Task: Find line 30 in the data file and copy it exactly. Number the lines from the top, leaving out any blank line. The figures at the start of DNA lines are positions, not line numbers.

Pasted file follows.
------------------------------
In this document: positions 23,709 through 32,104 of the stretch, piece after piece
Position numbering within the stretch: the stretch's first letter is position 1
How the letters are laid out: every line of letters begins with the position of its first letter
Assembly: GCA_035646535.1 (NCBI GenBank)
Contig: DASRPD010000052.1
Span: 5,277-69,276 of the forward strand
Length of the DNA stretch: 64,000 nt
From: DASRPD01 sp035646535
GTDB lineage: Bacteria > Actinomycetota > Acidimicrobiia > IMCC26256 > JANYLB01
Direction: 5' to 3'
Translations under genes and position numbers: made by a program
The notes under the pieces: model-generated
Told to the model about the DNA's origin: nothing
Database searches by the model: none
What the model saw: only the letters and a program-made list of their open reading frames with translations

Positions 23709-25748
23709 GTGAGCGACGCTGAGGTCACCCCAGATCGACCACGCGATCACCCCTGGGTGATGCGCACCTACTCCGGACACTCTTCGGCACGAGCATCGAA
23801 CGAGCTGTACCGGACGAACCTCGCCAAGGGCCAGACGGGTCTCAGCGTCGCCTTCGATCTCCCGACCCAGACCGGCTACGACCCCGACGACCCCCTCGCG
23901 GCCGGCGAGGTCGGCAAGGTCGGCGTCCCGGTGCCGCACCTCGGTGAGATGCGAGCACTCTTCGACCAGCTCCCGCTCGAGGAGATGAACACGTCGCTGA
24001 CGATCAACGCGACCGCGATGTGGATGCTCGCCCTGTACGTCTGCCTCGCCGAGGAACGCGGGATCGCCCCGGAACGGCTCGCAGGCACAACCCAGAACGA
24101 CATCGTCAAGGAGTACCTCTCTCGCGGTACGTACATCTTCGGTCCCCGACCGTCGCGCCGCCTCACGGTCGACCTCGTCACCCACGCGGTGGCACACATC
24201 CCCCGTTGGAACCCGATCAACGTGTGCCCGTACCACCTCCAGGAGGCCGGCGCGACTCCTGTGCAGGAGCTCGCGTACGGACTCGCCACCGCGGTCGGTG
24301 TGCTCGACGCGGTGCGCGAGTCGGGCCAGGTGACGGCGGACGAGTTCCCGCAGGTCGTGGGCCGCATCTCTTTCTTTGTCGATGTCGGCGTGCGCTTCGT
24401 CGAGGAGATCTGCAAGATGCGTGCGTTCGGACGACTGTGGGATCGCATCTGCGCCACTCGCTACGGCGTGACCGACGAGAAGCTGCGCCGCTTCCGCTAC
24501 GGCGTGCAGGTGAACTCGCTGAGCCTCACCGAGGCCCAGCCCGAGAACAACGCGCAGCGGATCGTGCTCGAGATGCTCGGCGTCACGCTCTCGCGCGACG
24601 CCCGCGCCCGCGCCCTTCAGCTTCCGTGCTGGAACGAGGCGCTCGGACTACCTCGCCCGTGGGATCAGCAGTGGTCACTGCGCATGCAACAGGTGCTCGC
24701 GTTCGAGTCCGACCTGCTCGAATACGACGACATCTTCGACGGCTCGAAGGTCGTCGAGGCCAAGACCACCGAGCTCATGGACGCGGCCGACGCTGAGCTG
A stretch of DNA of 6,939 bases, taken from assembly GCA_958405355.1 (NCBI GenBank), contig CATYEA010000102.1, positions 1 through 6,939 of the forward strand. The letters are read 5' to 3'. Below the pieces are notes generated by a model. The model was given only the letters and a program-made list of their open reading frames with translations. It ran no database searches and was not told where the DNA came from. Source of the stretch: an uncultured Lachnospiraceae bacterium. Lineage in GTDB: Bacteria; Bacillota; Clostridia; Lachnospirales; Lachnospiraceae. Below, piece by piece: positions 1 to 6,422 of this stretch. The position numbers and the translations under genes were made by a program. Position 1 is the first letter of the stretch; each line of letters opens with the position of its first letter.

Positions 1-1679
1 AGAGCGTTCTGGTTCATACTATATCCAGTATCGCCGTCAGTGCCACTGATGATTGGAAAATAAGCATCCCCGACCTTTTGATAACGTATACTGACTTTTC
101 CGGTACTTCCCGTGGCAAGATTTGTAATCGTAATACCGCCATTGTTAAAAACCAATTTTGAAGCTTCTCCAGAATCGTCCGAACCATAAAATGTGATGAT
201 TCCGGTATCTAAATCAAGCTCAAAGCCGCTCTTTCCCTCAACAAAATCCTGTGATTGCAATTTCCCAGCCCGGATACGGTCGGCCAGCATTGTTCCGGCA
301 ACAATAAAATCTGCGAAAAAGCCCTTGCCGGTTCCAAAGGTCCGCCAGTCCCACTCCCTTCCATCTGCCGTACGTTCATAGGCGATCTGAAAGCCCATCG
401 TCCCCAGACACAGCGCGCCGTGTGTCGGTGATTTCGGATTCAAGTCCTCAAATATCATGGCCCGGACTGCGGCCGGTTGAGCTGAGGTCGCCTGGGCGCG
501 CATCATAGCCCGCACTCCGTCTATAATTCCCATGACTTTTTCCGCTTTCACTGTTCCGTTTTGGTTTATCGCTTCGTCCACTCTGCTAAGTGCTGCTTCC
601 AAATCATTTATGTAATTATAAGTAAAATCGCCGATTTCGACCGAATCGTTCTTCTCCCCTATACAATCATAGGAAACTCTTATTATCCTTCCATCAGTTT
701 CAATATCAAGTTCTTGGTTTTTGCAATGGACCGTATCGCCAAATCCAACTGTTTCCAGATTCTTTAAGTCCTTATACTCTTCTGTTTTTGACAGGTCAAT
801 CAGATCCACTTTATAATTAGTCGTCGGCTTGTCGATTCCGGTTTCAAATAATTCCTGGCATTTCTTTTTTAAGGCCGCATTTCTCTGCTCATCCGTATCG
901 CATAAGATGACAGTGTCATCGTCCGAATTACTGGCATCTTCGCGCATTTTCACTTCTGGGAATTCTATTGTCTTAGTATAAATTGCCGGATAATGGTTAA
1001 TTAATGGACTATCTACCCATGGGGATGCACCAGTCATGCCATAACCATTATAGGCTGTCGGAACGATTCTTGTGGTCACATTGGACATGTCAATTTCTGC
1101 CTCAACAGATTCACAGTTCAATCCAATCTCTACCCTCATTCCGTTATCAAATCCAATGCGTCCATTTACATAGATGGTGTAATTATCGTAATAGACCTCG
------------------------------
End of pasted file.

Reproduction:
1 AGAGCGTTCTGGTTCATACTATATCCAGTATCGCCGTCAGTGCCACTGATGATTGGAAAATAAGCATCCCCGACCTTTTGATAACGTATACTGACTTTTC